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In such a competing environment, then make yourself a niche, by becoming "the niche", as there is a positive natural selection in the environment.

If you were a three leafed clover.....For example, in a field of three lead clovers, and there is a demand for a four leaf clover, then you must as a three leaf clover, turn yourself into a four leaf clover.

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I don't think they understand equality. They should interview for the jobs. If all the best candidates are men, then so be it. If they are women then so be it.

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A mate of mine is ex Royal Navy. Before anyone can go out on a ship they must undergo a training and assessment course. It's all sensible stuff like firefighting, coping with flooding compartments etc. It includes carrying a person up a ladder. Everyone has to do it from the lowliest sailor to the captain. If you don't pass, you don't sail. Unless you're a woman......

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2 minutes ago, John The Pessimist said:

A mate of mine is ex Royal Navy. Before anyone can go out on a ship they must undergo a training and assessment course. It's all sensible stuff like firefighting, coping with flooding compartments etc. It includes carrying a person up a ladder. Everyone has to do it from the lowliest sailor to the captain. If you don't pass, you don't sail. Unless you're a woman......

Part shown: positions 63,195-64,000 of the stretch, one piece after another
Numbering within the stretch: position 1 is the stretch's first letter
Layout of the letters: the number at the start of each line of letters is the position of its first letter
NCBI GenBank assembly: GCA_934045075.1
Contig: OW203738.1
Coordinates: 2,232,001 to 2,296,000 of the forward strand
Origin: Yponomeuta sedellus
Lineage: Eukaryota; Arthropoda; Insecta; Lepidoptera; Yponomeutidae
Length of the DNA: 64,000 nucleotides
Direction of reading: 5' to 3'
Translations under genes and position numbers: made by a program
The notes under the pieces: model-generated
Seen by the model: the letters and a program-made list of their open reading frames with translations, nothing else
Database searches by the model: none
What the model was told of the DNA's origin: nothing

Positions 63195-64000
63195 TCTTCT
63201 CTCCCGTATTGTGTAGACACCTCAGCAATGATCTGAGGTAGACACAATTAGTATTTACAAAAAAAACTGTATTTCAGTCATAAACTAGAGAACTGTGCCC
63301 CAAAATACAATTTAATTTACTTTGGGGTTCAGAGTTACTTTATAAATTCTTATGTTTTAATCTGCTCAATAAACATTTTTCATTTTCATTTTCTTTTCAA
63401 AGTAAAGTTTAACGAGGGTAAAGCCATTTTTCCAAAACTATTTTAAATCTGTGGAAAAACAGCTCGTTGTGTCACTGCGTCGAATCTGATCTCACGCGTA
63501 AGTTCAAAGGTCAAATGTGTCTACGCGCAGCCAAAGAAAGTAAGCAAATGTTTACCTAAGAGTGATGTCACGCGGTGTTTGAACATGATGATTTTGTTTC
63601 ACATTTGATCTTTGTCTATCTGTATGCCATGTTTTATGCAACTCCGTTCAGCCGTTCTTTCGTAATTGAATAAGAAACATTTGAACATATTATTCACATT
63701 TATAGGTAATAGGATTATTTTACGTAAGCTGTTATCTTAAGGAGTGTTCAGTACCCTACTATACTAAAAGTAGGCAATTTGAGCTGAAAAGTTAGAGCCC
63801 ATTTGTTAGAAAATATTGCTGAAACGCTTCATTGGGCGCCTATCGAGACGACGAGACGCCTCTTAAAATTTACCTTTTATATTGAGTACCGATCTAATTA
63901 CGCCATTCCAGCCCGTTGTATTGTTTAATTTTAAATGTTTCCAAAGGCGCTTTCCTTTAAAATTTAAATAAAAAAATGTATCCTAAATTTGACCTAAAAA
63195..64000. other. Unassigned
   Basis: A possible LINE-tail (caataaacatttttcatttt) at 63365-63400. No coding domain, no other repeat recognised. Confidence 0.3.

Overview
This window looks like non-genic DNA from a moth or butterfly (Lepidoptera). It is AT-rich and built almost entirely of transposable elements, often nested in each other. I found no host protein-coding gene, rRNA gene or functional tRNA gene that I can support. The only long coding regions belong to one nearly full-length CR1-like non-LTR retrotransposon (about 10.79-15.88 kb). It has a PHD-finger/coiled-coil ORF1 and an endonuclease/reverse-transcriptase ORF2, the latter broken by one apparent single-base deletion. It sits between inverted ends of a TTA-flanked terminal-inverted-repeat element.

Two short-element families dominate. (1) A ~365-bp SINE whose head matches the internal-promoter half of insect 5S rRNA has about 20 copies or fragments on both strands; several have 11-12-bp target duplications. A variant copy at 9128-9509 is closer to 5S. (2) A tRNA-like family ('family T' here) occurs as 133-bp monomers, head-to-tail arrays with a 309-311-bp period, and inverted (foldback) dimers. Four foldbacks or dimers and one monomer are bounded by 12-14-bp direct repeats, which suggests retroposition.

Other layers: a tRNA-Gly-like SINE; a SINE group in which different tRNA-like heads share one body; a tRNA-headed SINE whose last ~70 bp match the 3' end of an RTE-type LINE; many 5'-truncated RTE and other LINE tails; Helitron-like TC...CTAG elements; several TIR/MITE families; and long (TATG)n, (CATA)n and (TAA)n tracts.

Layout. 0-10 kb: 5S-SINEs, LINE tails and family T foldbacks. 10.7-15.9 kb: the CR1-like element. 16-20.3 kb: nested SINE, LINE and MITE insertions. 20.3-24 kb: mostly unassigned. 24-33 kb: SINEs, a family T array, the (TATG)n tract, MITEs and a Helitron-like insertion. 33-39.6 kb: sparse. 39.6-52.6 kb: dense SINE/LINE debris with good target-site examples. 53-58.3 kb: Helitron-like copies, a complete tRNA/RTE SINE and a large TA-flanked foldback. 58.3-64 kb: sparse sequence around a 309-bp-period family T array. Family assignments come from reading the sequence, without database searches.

Which is outrageous. Fitness and strength standards should be set the same for everyone across the board. If you pass you can join. If you don't, you can't.

If a woman soldier can't lift a 15st infantryman off of the battlefield while under fire what use is she? I wouldn't want to serve on the front line anywhere near her.

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Male doing female centric things - poof, sissy, queer, less than a man, etc, etc.

Female doing male centric things - challenging, empowered, driven, bold, etc, etc.

This is how the misandry works.

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5 hours ago, canbuywontbuy said:

Quotas are ridiculous. Give everyone an equal opportunity to do something, that's all you need to do. An example of this is to have both girls and boys playing the same sports when they're young (2 to 7 years old range) at the same time (e.g. boys and girls play football together).  Then provide specific lessons for male netball / female football at older ages - self-selection will take place - people go to what they're interested in.  I agree with the notion that if you don't allow girls to properly try out football, then you create gender biases. There's nothing inherently male about football, nothing inherently female about netball.  Give everyone an equal opportunity to try out all sports, but don't set a quota for it.  Don't lower the bar, don't coax anyone to join if they don't want to.